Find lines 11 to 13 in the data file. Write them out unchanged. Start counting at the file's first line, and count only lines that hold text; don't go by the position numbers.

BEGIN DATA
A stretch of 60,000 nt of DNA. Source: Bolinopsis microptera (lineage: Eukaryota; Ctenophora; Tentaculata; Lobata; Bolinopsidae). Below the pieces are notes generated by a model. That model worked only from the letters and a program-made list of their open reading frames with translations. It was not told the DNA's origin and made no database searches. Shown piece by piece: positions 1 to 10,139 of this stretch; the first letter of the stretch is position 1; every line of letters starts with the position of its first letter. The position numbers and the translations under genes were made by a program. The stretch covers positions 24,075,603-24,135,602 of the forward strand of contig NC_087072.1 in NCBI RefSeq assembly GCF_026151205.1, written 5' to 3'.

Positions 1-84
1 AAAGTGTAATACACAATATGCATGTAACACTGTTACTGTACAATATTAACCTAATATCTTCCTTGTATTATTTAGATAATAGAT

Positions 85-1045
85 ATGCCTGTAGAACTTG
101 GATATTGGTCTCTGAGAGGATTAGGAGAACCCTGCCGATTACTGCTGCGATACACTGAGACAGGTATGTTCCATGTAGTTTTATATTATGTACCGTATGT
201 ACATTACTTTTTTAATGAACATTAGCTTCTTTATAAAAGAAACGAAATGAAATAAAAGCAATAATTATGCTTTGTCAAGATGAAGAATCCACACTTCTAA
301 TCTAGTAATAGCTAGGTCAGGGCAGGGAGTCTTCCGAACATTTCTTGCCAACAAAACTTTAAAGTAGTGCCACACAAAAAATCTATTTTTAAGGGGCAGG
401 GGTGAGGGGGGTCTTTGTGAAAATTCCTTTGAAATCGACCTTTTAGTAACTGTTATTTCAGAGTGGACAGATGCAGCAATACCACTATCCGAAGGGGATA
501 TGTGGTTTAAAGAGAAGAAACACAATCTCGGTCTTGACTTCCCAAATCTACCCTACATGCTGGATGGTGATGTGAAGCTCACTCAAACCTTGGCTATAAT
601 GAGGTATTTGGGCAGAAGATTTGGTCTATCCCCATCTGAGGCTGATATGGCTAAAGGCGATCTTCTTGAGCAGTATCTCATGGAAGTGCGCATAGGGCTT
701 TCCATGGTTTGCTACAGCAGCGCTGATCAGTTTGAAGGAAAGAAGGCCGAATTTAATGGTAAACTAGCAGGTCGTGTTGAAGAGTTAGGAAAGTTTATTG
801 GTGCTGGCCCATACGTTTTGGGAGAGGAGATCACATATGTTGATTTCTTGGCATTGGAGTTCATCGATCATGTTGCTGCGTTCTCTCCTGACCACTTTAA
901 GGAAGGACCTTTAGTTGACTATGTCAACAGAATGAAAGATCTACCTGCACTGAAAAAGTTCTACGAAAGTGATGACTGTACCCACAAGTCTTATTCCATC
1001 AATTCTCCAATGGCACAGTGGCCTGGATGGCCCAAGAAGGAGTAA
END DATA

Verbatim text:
601 GAGGTATTTGGGCAGAAGATTTGGTCTATCCCCATCTGAGGCTGATATGGCTAAAGGCGATCTTCTTGAGCAGTATCTCATGGAAGTGCGCATAGGGCTT
701 TCCATGGTTTGCTACAGCAGCGCTGATCAGTTTGAAGGAAAGAAGGCCGAATTTAATGGTAAACTAGCAGGTCGTGTTGAAGAGTTAGGAAAGTTTATTG
801 GTGCTGGCCCATACGTTTTGGGAGAGGAGATCACATATGTTGATTTCTTGGCATTGGAGTTCATCGATCATGTTGCTGCGTTCTCTCCTGACCACTTTAA